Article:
This date was also challenged by geological finds at the site itself. French scientists visited Kuwae, and, based on its size, estimated that the explosion released enough molten rock to fill the Empire State 37 million times over, and occurred between 1420 and 1430.

That estimate stood until another team led by Karoly Nemeth, an environmental scientist from Massey University, New Zealand, undertook a study on the islands surrounding the crater and found that there was no indication of a eruption big enough to alter the world’s weather so dramatically. He told the BBC, “there’s no doubt that there are volcanic deposits, but their extent isn’t what you’d expect from a truly massive eruption.” Nemeth instead proposed a single volcano had erupted multiple times in a relatively short period.

Nowadays, our best conjecture is based off findings from the Law Dome, where a geological record of world events is frozen in thick layers of Antarctic snow. Researchers who sampled Law Dome in 2012 found that there had probably been two explosions – but that they were both much later than the eruption at Kuwae. This goes some way towards satisfying both the disparate dates proposed for the eruption, and the smaller than expected size of the volcanic eruptions. But it also revealed that the discoveries at Kuwae by the French team had been mistakenly linked to the same event when they were in fact unrelated.

While some of the players have been identified, the eruption which caused the individual events of 1465 remain out of reach. Researchers still think the culprit was likely a volcano in the tropics, but one so big that its eruption probably sunk it into the sea, where it remains – still a mystery.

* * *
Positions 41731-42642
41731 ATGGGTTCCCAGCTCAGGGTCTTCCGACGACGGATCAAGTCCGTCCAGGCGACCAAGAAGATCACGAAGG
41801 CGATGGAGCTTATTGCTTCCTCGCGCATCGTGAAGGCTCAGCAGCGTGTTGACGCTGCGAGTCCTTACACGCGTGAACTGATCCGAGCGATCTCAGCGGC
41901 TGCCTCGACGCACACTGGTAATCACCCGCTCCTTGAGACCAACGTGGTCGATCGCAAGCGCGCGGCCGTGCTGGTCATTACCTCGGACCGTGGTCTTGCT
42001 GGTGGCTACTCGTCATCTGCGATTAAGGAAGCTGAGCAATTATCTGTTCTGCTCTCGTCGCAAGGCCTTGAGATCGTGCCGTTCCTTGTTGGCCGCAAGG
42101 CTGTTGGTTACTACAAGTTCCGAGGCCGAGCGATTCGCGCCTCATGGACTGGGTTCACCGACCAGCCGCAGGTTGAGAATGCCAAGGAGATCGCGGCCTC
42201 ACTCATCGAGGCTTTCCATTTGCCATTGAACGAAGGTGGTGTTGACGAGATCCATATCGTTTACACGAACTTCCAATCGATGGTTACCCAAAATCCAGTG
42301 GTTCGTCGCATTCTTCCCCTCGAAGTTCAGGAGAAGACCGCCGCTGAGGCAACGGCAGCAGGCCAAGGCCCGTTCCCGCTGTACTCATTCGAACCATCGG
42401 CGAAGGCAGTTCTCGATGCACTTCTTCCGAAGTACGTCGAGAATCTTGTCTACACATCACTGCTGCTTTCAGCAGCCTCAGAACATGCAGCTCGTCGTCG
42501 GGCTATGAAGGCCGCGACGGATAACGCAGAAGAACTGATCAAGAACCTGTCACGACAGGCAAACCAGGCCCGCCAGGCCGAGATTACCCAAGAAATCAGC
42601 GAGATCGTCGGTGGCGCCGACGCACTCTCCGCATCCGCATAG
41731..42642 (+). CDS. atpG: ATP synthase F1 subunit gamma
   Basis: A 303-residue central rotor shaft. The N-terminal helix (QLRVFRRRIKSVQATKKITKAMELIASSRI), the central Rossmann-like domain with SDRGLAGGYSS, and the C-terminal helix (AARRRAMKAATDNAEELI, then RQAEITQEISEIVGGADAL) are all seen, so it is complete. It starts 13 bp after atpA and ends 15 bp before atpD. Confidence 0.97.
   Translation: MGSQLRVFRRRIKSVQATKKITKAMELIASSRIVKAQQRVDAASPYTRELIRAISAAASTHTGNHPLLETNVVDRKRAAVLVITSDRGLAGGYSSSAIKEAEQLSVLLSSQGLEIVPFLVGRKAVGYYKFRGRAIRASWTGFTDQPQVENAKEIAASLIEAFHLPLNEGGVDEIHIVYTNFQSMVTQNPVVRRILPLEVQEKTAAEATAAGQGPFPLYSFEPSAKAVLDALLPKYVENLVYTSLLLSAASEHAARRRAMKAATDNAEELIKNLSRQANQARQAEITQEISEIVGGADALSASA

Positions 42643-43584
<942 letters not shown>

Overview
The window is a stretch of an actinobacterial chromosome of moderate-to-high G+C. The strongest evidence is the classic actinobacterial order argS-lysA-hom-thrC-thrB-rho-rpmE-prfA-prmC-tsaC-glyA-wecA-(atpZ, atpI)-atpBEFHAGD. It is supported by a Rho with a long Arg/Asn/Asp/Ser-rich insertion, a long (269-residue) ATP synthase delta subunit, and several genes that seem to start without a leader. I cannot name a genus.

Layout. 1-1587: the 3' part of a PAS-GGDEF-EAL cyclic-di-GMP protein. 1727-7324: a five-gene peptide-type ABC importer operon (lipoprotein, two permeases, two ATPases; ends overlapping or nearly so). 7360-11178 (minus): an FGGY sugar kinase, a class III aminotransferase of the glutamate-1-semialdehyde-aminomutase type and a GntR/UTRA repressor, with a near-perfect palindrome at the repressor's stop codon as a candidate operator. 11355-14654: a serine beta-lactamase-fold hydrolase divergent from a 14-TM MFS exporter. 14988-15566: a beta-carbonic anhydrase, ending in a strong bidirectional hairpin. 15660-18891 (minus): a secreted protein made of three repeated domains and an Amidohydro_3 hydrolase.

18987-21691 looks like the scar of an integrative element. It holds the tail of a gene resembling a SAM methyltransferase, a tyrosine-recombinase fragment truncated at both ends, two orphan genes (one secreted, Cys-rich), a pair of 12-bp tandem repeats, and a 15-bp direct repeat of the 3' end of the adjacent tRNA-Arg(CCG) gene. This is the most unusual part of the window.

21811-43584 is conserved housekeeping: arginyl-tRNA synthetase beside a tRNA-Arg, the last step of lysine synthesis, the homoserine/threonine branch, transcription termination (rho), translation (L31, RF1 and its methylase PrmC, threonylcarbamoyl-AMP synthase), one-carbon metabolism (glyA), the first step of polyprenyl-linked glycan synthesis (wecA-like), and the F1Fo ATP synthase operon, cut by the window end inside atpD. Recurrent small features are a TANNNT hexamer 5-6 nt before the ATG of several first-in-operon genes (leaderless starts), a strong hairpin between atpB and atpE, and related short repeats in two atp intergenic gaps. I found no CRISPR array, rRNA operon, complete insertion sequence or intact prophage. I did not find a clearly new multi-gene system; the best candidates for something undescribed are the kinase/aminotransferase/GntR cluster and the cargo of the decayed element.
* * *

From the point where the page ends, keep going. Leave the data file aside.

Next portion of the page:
What We’ve Learned

Perhaps the most pertinent piece of knowledge we can extract from our studies of the geological events of the 15th century is how much we don’t know — or more precisely, how much we still have to learn. After numerous conclusions were reached with apparent certainty, further studies only revealed that they were conclusions based on coincidence, not causality: exercises in confirmation bias rather than definitive assertions.

However, while we may not have learnt the precise nature of the volcanic events of the 1500s, every study conducted has contributed to our understanding of volcanic eruptions in general – and of how we can react to them.

Knowledge of volcanoes and how they erupt has allowed us to make preparations for the next explosion, and plan how to deal with the severe environmental and geological consequences. While no technology has been adopted into widespread use, there are several ideas that are theoretically promising. These include geothermal drilling to relieve some of the gaseous pressure inside the magma chamber and bombing volcanoes to induce controlled eruptions.

The latter of these two technologies has potential benefits outside of reducing the human cost of a volcanic explosion: it has been proposed as a method of reducing global warming. While the Unknown Eruption caused an ice age that lead to famine and suffering across the world, a reduced and controlled version — in which scientists could use the sulfur particles from an eruption to reflect the sun’s heat away from earth — has been proposed.

The idea is called ‘geoengineering’, and it takes its impetus from events like the natural eruption of Pinatubo in the Philippines in 1991. This eruption cooled the earth by half a degree in two years — which represents a temperature decrease equivalent to 25 percent of the ambition of the Paris Agreement. Recently, a $20 million project run by Harvard University was announced that plans to disperse water and calcium carbonate particles into the stratosphere by 2022.